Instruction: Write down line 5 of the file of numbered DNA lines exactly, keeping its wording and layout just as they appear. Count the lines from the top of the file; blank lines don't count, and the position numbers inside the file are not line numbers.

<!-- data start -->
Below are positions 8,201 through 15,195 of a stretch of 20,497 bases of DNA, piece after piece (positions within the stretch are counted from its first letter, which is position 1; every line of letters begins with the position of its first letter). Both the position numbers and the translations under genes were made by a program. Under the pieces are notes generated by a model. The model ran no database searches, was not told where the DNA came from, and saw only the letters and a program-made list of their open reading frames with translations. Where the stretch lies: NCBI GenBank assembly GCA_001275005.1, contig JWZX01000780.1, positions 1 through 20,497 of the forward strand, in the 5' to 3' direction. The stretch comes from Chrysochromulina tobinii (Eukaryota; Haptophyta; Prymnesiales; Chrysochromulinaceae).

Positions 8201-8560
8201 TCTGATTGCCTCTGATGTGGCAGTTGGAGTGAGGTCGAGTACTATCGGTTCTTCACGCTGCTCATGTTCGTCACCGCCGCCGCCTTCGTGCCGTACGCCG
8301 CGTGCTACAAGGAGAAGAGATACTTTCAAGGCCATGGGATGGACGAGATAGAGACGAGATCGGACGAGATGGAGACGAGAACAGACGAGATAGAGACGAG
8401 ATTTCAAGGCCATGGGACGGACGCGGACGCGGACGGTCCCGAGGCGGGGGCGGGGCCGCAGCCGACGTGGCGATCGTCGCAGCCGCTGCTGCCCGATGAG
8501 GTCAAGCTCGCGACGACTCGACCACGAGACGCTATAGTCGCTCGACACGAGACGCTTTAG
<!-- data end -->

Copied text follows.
8401 ATTTCAAGGCCATGGGACGGACGCGGACGCGGACGGTCCCGAGGCGGGGGCGGGGCCGCAGCCGACGTGGCGATCGTCGCAGCCGCTGCTGCCCGATGAG